What is the course about?
Philosophy at A Level seeks to challenge students’ preconceptions and ways of thinking. From the outset, questions such as “How do I know what is true?” ,”Why do arguments make sense?”, or “Can we be certain of existence?” are explored by considering our response to the great thinkers such as Aristotle and Descartes. In Moral Philosophy we seek to understand what makes actions or people good or virtuous – ideas that underpin our sociological, psychological and political understanding. Building on some ideas from Religious Studies GCSE, we consider the existence and nature of God: whether religious belief could be valid or meaningful. Lastly, we consider what is known as the ‘Hard Problem’ – what is consciousness?
Epistemology: the Theory of Knowledge
- Justified True Belief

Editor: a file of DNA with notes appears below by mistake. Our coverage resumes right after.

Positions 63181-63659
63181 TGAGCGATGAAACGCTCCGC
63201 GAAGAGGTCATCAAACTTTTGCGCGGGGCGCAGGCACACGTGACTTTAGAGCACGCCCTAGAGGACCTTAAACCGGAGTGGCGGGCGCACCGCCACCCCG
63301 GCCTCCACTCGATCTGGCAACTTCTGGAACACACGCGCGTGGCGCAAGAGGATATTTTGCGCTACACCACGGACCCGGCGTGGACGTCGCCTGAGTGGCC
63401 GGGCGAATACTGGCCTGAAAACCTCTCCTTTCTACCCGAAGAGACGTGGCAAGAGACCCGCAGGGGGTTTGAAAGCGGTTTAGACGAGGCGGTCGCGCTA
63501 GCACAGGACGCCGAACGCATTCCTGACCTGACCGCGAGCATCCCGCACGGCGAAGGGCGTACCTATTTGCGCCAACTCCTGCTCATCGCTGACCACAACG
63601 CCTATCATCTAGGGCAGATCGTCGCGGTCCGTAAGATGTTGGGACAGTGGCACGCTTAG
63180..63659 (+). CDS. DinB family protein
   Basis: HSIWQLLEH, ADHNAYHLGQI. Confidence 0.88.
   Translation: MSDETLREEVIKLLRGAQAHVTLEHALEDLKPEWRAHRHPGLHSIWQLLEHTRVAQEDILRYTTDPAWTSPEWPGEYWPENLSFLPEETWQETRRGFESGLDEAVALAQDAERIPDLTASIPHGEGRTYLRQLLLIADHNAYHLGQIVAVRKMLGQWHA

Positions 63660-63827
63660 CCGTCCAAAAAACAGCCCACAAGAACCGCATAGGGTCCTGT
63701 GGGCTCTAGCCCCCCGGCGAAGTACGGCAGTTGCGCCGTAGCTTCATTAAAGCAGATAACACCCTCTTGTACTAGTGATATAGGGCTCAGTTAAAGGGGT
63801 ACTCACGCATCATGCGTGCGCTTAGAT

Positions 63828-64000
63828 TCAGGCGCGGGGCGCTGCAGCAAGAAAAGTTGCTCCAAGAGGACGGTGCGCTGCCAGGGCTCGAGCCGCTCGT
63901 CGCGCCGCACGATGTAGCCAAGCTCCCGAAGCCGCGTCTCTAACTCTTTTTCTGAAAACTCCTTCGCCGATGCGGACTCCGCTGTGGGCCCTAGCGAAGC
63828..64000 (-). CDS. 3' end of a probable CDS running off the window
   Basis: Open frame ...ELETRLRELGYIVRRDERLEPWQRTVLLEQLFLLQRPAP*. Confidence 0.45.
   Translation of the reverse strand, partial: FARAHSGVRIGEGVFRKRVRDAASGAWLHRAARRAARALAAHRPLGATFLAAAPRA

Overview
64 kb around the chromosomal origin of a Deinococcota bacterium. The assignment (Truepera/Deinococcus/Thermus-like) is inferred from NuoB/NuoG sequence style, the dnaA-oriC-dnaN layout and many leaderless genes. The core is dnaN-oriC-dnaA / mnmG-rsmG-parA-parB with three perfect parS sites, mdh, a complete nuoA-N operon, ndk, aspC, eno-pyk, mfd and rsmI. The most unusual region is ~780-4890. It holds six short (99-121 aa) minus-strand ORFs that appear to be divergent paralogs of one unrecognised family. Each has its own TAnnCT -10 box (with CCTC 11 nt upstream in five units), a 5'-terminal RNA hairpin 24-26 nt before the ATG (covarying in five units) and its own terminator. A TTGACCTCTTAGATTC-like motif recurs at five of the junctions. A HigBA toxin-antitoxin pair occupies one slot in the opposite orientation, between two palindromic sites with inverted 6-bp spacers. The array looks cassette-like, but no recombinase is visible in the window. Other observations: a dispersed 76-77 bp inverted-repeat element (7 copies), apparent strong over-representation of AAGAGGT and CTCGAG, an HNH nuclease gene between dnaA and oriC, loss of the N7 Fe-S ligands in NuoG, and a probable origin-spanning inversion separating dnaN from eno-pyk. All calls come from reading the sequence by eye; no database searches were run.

- Reason: Plato and Descartes
- Kant & Deontology
- Aristotle and Virtue
- Applied Ethics: stealing, simulated killing, eating animals, telling lies
- Ethical Language
Metaphysics of God
- Concept of God
- Existence of God
- Problem of Evil
- Religious Language
Metaphysics of Mind
2 x 3 hour written examinations.
Analytical and critical thinking are the key skills required, and students will need to engage with challenging texts and develop academic writing. This provides an excellent platform for higher education. It is particularly relevant for university courses in philosophy, mathematics, theology, psychology, humanities, sociology, international relations, politics, and will also be of interest to scientists, as it relates to in medical ethics and the philosophy of science. Philosophy is abstract and therefore career paths are not directly linked, but any profession that requires rigorous thinking is open to philosophy graduates.
Minimum of grade 6 in GCSE Religious Studies or History and English Literature or Language.